Sole-Searching: The Dolphin in the Trash Can
Three and a half weeks after the Folklife Festival, there are still a few pieces to pick up. Participants settled back home in Kenya and China are starting to send in their feedback, and in the Center for Folklife and Cultural Heritage office, decorative khangas, Kenyan flags, and strings of plastic beads straggle over chairs, looking for a good home as the staff makes room for new projects and next year’s adventures.
I was working on another retrospective blog post when a coworker unexpectedly dumped a pile of what appeared to be rainbow rubber scraps on the desk. But it’s not just garbage-can treasure—it’s the few unfinished blocks of flip-flop carvings that the Kenyan artists from recycled art collective Ocean Sole were unable to take with them when they went home. There’s a partially finished fish, a rough-hewn lion (or maybe hippo), and a dolphin with no fins. There are also four pasted-together stacks of uncarved flip-flops that could be anything.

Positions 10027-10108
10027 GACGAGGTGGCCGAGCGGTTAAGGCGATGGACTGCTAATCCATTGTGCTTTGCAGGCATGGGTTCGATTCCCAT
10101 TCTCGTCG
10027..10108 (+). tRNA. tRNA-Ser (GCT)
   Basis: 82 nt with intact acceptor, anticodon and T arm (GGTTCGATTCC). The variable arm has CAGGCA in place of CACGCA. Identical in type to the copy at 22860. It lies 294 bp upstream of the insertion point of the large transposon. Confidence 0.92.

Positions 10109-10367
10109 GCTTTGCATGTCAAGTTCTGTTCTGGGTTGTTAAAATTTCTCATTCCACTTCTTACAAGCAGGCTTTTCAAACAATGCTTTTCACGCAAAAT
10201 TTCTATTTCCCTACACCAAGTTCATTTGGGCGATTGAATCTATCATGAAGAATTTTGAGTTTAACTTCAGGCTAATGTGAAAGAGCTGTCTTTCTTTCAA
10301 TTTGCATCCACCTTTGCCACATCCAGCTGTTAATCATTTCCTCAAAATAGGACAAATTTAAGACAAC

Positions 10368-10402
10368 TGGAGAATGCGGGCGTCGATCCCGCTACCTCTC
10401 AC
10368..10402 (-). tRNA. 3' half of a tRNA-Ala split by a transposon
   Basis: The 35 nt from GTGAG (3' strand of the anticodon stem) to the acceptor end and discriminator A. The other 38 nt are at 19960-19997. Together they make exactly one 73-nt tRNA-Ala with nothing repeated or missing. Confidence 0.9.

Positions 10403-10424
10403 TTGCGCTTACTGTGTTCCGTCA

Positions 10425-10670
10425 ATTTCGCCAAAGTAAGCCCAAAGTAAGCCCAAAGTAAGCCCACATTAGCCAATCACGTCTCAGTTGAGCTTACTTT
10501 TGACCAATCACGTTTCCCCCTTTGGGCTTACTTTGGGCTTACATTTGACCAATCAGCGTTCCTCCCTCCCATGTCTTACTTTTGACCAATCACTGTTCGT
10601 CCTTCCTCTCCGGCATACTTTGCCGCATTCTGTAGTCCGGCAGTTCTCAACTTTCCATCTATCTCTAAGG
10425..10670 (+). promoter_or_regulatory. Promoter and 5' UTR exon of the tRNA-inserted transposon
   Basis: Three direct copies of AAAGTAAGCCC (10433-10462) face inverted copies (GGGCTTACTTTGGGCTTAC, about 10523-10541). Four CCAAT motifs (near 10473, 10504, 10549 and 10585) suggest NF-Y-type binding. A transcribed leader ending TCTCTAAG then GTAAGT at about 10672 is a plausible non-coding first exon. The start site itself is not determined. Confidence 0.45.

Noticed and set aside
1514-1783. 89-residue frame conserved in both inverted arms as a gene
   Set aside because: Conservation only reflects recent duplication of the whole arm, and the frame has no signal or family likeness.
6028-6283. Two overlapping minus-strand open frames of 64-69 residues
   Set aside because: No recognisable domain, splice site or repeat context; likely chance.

“You want an assignment?” says my supervisor with a grin.
Ten minutes later, I have a borrowed X-acto knife, a zebra-striped partial dolphin, and a slight feeling of trepidation.
It’s not exactly like whittling pine. The knife bites into the varying toughness of rubber in a different way, and I’m still puzzling over the steps it will take to reveal the rainbow beast within. But I have the two eight-foot-tall giraffes I saw standing on the Mall and now in our conference room for inspiration.
Artists Jonathan Lento and Francis Mutua Muvua have worked for Ocean Sole for seven and three years respectively, and Muvua was a woodcarver before he turned to recycling art. I don’t expect to turn out a perfectly proportioned elephant on my first try, but I’m grateful to experience art in a new way, in a form I would never have been aware of without the cultural exposure of the Festival. I may end up with a sculpture, and I may end up with a mess, but either way I will have tried something new and learned a humbling lesson about sustainability and art.
Meg Boeni is a media intern with the Center for Folklfe and Cultural Heritage, who studies journalism and Spanish at Boston University. Follow her for the next two weeks as she attempts to turn a block of other people’s shoes into wildlife.